Protecting and challenging a will
A will is a legal document, and for it to be valid and binding in law, certain rules must be followed. To reduce the risk of a will being challenged successfully, certain precautions should be taken when it is made.
The rise in the value of estates causes more wills to be challenged. Such claims may just be a nuisance, but nonetheless can result in delays, unnecessary expense and the estate being distributed in a way not intended by the deceased.
Preparing your own will can be a cheap option but may prove expensive in the long run if it is not done correctly. Getting the help of a solicitor to prepare a will avoids pitfalls and provides peace of mind.
Ways to protect a will and avoid a successful challenge as to its validity:
- It must be signed in the presence of two witnesses who must both be present at the same time. If this is not done, the will is likely to be invalid and can be challenged by any person unhappy with its contents.
- The person making a will must be of sound mind. They must have “testamentary capacity”. They must understand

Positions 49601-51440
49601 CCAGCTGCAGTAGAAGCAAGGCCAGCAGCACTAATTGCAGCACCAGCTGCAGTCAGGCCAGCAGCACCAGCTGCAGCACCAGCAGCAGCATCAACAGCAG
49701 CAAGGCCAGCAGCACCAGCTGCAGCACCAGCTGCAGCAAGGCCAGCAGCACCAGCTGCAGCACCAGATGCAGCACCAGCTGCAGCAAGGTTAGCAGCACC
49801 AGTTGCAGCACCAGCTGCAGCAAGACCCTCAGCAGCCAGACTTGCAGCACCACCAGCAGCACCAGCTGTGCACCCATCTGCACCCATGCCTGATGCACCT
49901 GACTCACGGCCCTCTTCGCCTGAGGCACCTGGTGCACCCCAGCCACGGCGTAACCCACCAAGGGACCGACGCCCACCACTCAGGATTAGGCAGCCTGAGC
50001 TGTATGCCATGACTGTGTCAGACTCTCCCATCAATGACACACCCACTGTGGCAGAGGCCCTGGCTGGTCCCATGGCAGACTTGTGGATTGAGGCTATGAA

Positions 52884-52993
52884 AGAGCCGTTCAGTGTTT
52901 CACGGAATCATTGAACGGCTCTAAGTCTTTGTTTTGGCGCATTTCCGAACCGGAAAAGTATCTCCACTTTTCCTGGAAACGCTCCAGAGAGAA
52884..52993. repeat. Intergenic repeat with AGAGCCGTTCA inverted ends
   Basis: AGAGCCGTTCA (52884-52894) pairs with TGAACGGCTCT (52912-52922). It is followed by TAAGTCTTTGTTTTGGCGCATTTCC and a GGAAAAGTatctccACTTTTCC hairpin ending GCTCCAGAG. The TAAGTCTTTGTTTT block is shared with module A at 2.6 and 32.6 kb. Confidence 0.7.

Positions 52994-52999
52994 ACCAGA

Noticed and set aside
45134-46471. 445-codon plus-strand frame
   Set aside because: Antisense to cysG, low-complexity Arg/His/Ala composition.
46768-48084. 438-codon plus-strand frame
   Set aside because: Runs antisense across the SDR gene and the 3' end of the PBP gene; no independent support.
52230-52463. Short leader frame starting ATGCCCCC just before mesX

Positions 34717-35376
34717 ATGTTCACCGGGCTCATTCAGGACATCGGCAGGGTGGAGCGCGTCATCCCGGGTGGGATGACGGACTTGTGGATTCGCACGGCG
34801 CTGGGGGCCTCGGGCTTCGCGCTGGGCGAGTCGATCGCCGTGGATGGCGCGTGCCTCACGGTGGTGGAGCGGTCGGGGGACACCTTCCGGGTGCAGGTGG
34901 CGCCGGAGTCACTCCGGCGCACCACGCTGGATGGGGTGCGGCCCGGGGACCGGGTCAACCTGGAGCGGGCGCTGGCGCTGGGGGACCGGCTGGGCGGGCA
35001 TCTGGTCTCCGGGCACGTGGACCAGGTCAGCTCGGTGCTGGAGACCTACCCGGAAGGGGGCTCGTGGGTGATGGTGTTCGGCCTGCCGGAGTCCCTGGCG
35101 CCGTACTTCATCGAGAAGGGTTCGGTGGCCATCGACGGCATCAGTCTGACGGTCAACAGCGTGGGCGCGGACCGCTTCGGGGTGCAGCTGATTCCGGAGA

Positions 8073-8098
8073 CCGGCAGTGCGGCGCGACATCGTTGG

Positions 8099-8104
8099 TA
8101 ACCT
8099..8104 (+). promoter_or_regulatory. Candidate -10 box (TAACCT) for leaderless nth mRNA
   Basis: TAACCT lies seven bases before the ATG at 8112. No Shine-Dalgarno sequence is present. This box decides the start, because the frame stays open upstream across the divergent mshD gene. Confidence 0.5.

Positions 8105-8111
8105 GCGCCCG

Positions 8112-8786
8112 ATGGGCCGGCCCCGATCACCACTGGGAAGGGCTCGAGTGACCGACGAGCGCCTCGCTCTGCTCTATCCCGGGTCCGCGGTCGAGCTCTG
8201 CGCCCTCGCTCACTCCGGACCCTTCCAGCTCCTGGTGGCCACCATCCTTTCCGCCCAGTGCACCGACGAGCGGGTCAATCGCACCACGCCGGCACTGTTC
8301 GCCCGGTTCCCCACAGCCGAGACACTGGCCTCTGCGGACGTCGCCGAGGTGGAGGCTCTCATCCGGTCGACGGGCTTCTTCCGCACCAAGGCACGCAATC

- they are making a will and what the consequences will be
- generally what assets they will be leaving in the will and
- the claims of those who might expect to be left something in the will. If there is any doubt about capacity, an opinion from a doctor or mental capacity assessor should be taken at the time the will is obtained.
- A person related to or otherwise close to the deceased who is not provided for in the will can challenge the distribution of the estate under the Inheritance Act 1975. A person close to but not related to someone dying without a will can also make a claim under the Act. The way to avoid such claims and provide a defence against them, is by making a will with the assistance of a solicitor who can prepare a statement explaining the reasons for its contents and the omission of any provision for a potential beneficiary.
- Sometimes, a person may make a will under pressure from someone else. The validity of such a will can be challenged because of undue influence. This can happen due to a variety of reasons. Bullying, physical or verbal violence, are some. These instances do occur. Sometimes they don’t, and unsubstantiated claims are made by a potential beneficiary, disappointed about the content of a will, who are seeking to cause trouble. To reduce the risk of a will being challenged on the ground of undue influence, a solicitor will keep a detailed note of the points discussed and take steps to ensure it is made with the person’s free will and accord.
- Ensure the original will is kept under lock and key, preferably by the solicitor who prepared it. If a will goes missing the law may assume it was revoked by the person who made it before they died.